She moved to Perthshire for a change of scenery and chose the Four Seasons because of its setting and history.The Fab Four arrived at the hotel during a night of heavy rain on October 19, 1964.Fresh from another wild show in Edinburgh’s ABC Cinema, the travel-weary Liverpudlians were ushered into the dining room for steaks.
John Lennon's psychedelic Rolls-Royce returns to Britain to mark the launch of its new Phantom and 50 years of Sgt Peppers
It will travel from Canada to London to join ‘The Great Eight Phantoms’ – A Rolls-Royce Exhibition, at Bonhams on Bond Street, an area visited regularly by Lennon in the late 1960s in this very car.
Members of the public will be able to see it there from 29 July to the 2 August.
Lennon took delivery of his car on on 3 June 1965 – the same day that astronaut Edward H White left the capsule of his Gemini 4 to become the first American to walk in space.
Originally the Rolls-Royce Phantom V was in Valentine Black. But Lennon had it customised in true rock-star style.
The rear seat was converted to a double bed, and a television, telephone and refrigerator were installed, along with a 'floating' record player and a custom sound system (which included an external loud hailer).
Then, in April 1967, just as the recording of the ground-breaking Sgt. Pepper’s Lonely Hearts Club Band album was finishing, Lennon asked Surrey-based coachbuilders JP Fallon to give the Phantom a new paint job which was carried out by local artist Steve Weaver, w details
TAMPA (FOX 13) - He saw her standing there and pulled her up on stage. A Polk County woman got a surprise chance to sing with legend Paul McCartney Monday night, and there's no maybe about it: She's amazed.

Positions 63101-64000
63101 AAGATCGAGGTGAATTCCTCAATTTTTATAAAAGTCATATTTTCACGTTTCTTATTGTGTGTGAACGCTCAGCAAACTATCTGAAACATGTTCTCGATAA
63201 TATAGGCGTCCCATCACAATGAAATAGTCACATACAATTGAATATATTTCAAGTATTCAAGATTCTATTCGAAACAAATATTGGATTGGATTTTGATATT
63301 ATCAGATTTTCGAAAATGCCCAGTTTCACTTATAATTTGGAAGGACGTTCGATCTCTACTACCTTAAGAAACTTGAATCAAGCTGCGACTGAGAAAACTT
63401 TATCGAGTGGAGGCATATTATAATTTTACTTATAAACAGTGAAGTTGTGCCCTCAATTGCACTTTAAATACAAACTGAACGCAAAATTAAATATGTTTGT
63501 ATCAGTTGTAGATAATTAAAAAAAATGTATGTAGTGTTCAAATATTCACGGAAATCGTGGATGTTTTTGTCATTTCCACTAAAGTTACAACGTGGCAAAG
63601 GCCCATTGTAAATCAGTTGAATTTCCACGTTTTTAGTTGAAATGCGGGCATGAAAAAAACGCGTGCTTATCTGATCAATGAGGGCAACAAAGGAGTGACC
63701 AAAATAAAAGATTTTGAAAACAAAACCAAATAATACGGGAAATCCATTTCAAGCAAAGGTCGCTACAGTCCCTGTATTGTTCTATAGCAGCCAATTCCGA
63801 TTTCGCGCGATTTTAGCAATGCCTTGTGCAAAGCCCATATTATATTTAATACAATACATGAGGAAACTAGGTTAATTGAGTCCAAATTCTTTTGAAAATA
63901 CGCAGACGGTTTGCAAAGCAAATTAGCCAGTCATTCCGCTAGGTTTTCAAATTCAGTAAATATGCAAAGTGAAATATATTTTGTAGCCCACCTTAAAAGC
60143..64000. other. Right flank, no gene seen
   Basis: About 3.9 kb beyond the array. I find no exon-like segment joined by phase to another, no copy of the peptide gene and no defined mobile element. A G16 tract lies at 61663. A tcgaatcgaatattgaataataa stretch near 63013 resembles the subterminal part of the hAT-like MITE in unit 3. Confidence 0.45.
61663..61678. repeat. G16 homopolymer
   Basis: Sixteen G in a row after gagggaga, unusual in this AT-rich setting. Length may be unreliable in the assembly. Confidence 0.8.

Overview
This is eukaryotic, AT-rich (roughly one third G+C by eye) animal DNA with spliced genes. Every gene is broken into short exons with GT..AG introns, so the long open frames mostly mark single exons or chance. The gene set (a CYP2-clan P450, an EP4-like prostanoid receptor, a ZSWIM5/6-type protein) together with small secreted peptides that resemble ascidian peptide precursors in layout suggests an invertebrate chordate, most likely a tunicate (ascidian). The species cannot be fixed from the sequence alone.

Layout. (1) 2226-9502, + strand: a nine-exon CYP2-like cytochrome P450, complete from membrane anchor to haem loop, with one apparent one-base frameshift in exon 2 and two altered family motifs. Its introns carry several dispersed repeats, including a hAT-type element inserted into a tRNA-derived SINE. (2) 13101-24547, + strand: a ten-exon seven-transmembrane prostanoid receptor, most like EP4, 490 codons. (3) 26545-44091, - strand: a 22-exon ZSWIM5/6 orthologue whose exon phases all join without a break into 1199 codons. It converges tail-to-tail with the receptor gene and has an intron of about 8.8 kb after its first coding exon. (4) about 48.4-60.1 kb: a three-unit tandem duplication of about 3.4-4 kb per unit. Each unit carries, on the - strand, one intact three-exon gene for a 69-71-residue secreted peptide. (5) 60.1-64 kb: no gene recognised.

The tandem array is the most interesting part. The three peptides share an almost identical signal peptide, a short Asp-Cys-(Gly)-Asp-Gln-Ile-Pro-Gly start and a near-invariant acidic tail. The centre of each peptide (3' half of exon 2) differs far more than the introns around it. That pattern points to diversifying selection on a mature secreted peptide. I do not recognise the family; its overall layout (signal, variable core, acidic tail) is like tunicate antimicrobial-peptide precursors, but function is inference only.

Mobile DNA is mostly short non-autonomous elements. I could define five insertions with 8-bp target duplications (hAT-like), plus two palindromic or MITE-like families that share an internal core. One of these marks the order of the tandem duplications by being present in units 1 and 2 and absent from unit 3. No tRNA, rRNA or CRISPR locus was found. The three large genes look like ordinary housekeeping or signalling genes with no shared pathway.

The former Beatle played some of the greatest hits from the Fab Four and also from his solo career during a rocking at Amalie Arena in Tampa.
Kecia Howell and her son were pulled up on stage to sing ‘Get Back’ with McCartney. She was wearing a handmade Sergeant Pepper-style jacket and sitting up in the front, so they're thinking that's why he may have noticed her.Not only did she get to sing and dance on stage with Sir Paul, she also got something that would be the envy of pretty much any -- a smooc details
The Blue Meanies are about to invade comic book stores.
In time for the 50th anniversary of the Beatles' beloved animated movie Yellow Submarine, Titan Comics will release an all-new comic book adaptation of the feature.
The movie, originally released in July 1968, saw animated versions of Paul, John, George and Ringo led to Pepperland by Captain Fred in an attempt to rescue it from the menace of the music-hating Blue Meanies. A mix of psychedelia and straight-forward animation that featured unreleased Beatles tracks and a cameo from the live-action band themselves, Yellow Submarine went on to become both critically acclaimed — it received a New York Film Critics Circle Special Award in 1968 — and warmly embraced by fans.